It is clearly mentioned in AJCC staging for breast cancer that contralateral IMN should be considered as metastatic [14] . The survival and prognosis of contralateral IMN as oligo-metastasis is not compared with epsilateral supraclavicular node metastasis or other oligo-metastatic sites in the literature. But making an allowance for an anatomy and relative prognosis of these patients with contralateral IMN metastasis should we classify contralateral IMN in nodal (N) stage like carcinoma lung or metastasis (M) stage of TNM staging?

3. Conclusion

Considering the crossover of lymphatic across the midline and balancing the need and toxicity, can we consider the bilateral IMN treatment? A large number of patients need to be studied to verify this hypothesis.

Conflicts of Interest

The authors declare no conflicts of interest.


[2] Gaffney, D.K., Tsodikov, A. and Wiggins, C.L. (2003) Diminished Survival in Patients with Inner versus Outer Quadrant Breast Cancers. Journal of Clinical Oncology, 21, 467-472.
[3] Veronesi, U., Cascinelli, N., Bufalino, R., Morabito, A., Greco, M. and Galluzzo, D. (1983) Risk of Internal Mammary Node Metastasis and Its Relevance on Prognosis of Breast Cancer Patients. Annals of Surgery, 198, 681-684.
[4] Heuts, E.M., van der Ent, F.W., von Meyenfeldt, M.F. and Voogd, A.C. (2009) Internal Maary Lymph Drainage and Sentinel Node Biopsy in Breast Cancer—A Study on 1008 Patients. European Journal of Surgical Oncology, 35, 252-257.
[5] Estourgie, S.H., Tnis, P.J., Nieweg, O.E., ValdesOlmos, R.A., Rutgers, E.J. and Kroon, B.B. (2003) Should the Hunt for Internal Mammary Chain Sentinel Nodes Begin? An Evaluation of 150 Breast Cancer Patients. Annals of Surgical Oncology, 10, 935-941.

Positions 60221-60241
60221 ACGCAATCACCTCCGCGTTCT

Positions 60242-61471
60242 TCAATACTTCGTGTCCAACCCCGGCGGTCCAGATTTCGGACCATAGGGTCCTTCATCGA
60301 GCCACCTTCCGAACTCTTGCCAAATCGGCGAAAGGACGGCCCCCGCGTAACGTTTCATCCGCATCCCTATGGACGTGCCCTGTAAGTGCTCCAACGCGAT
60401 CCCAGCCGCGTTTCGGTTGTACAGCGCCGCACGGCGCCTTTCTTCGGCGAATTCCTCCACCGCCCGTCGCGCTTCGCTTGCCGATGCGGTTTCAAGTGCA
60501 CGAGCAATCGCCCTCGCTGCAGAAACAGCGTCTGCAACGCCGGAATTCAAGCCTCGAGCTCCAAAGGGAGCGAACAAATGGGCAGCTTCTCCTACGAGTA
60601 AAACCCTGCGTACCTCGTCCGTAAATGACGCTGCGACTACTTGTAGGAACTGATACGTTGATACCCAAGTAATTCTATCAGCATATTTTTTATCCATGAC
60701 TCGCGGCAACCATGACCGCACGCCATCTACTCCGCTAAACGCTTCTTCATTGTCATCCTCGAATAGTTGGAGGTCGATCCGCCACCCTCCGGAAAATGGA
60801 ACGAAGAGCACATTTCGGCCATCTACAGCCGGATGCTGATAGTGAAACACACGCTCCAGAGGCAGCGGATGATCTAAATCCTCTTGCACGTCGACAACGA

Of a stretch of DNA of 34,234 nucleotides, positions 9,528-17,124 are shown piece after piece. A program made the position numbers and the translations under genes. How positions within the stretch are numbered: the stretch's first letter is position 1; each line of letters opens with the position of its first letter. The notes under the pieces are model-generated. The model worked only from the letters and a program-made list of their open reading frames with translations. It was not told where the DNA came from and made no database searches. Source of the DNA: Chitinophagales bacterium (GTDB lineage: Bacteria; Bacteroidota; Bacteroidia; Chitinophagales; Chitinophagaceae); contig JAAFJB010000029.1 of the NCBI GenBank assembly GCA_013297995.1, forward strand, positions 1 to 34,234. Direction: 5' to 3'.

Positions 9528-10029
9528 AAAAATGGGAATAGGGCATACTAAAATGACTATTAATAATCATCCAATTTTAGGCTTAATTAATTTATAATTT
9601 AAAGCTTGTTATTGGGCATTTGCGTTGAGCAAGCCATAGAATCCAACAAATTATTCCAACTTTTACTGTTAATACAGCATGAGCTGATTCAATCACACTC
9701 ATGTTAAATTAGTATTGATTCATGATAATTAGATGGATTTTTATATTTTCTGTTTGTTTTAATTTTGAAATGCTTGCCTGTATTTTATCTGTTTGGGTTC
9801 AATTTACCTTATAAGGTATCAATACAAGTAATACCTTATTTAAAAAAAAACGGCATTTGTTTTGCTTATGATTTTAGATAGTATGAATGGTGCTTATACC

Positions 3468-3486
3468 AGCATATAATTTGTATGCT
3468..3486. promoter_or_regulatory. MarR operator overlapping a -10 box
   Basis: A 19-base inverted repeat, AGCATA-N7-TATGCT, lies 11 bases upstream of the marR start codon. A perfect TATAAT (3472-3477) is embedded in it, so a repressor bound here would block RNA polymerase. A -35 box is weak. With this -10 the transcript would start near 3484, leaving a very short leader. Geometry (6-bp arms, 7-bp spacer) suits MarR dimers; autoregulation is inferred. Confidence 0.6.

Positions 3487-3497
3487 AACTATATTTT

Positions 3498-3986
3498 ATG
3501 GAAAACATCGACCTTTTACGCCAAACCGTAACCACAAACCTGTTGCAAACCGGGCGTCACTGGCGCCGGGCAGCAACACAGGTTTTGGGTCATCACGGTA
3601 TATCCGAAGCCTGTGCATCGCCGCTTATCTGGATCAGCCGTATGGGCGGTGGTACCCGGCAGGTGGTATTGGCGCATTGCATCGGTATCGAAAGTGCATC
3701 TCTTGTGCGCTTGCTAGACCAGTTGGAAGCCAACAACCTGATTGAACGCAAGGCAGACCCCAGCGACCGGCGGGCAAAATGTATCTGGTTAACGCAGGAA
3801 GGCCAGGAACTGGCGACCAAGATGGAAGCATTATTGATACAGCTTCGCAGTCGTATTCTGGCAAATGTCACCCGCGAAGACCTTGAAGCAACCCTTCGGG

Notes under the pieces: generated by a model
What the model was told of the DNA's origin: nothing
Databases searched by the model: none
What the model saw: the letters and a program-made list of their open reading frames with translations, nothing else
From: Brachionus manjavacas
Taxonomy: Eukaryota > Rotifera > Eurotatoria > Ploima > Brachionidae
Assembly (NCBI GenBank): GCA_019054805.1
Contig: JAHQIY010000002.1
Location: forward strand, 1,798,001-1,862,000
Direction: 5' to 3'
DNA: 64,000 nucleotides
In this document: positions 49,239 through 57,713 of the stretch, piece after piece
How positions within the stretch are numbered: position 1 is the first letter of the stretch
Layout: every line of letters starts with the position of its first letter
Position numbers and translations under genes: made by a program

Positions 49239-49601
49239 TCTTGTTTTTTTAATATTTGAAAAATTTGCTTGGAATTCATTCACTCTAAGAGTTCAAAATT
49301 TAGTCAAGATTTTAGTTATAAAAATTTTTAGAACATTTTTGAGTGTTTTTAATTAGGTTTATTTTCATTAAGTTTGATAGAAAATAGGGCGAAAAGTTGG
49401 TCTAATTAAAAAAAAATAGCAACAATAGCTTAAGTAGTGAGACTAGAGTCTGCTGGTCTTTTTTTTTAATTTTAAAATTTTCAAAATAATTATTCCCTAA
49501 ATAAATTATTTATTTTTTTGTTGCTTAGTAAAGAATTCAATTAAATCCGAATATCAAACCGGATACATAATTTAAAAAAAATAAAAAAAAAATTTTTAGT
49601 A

[6] van der Ent, F.W., Kengen, R.A., van der Pol, H.A., Povel, J.A., Stroeken, M.D. and Hoofijk, A.G. (2001) Halsted Revisited: Internal Mammary Sentinel Lymph Node Biopsy in Breast Cancer. Annals of Surgery, 234, 79-84.
[7] Recht, A., Edge, S.B., Solin, L.J., Robinson, D.S., Estabrook, A., Fine, R.E., et al. (2001) Postmastectomy Radiotherapy: Guidelines of the American Society of Clinical Oncology. Journal of Clinical Oncology, 19, 1539-1569.
[8] Noguchi, M., Ohta, N., Thomas, M., et al. (1993) Risk of Internal Mammary Lymph Node Metastasis and Its Prognostic Value in Breast Cancer Patients. Journal of Surgical Oncology, 52, 26-30.
[9] Bouchardy, C., Rapiti, E., Usel, M., Majno, S.B., Vlastos, G., Benhamou, S., Mirabell, R., Neyroud-Caspar, I., Verkooijen, H.M. and Vinh-Hung, V. (2010) Excess of Cardiovascular Mortality among Node Negative Breast Cancer Patients Irradiated for Inner Quadrant Tumors. Annals of Oncology, 21, 459-465.
[10] Vrana, D., Gatek, J., Cwiertka, K., Lukesova, L. and Koranda, P. (2013) Internal Mammary Node Irradiation in Breast Cancer. A Review. Biomed Pap Med Fac Univ Palacky Olomouc Czech Repub, 157, 261-265.
[11] Veronesi, U., Marubini, E., Mariani, L., Valagussa, P. and Zucali, R. (1999) The Dissection of Internal Mammary Nodes Does Not Improve the Survival of Breast Cancer Patients. 30 Years Results of a Randomized Trial. European Journal of Cancer, 35, 1320-1325.
[12] Arriagada, R., Le, M.J., Mouriesse, H., et al. (1988) Long Term Effect of Internal Mammary Chain Treatment. Results of a Multivariate Analysis of 1195 Patients with Operable Breast Cancer and Positive Axillary Nodes. Radiotherapy & Oncology, 11, 213-222.
[13] Romanes, G.J. (2001) Upper Limb. Pectoral Region and Axilla. In: Cunningham’s Manual of Practical Anatomy, Vol. 1, 5th Edition, Oxford Medical Publications, Oxford, 25.
[14] Edge, S.B., Byrd, D.R. and Compton, C.C. (2010) Cancer Staging Handbook. From the AJCC Caner Staging Manual. 7th Edition, Springer Publication, New York, 419-446.

Copyright © 2023 by authors and Scientific Research Publishing Inc.

Creative Commons License

This work and the related PDF file are licensed under a Creative Commons Attribution 4.0 International License.